Hephaestus (profile) says:

Re: Its called disruptive technology

“why not show a few examples where a pay model can and does work for this type of content? Hmmm.. maybe none exist. LOL”

1) sex and things that get you laid
2) things that you can write off on your taxes
3) things that make you money
4) things that a required for work

Those are the things you can put a pay wall up for.

Anonymous Coward says:

I think the ol’ media will die, and the newer players will dominate the field.

Apple, Google, Yahoo, Microsoft, Facebook, Tweeter, Craiglist and others are players that know how to make money on the internet and they will supply whatever it needs to continue to do so, even if all news papers got under those players would pay for news like they are paying for music and video in a small way but growing.

In a few words “Mr. Murdoch is murdering his assets”

I almost few sorry for people who will be dependent on Apple, old Steve is notorious for his control tendencies bearing insanity, I also worry about the dynamics this will have but since ol’media seems incapable of adapting someone will take their place and I do think those better positioned are established internet business.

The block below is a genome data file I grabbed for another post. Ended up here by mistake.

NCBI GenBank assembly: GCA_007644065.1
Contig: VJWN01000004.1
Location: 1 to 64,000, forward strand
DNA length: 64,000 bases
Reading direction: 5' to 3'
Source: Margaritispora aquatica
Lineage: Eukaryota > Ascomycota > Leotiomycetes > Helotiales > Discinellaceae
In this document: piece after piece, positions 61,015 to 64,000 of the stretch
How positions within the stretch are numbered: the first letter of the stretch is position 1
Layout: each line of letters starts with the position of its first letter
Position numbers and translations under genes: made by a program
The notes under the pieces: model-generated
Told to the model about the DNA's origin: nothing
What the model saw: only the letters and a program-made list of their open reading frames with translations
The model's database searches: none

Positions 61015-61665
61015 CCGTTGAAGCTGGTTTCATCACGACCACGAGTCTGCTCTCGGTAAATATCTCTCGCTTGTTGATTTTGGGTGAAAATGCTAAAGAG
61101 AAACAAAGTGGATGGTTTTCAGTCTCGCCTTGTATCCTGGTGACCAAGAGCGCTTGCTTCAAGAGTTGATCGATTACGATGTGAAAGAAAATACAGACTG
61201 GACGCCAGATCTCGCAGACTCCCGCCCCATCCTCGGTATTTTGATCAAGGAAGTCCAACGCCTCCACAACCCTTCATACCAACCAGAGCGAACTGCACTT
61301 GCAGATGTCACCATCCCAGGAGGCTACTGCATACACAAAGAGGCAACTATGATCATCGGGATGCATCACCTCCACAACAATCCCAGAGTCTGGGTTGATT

The Mad Hatter (profile) says:

Murdoch is old school

And that is the problem. He grew up, and learned his business skills in a different time, with different rules, and he’s not able to adapt to the new reality.

I feel sorry for the people who work for him. He’s not going to admit that he’s the one at fault. He’s going to blame someone else.

The best thing his employees can do is to start job hunting. Actually they should have the second he mentioned his paywall idea.

Anonymous Coward says:

It doesn't have to be this way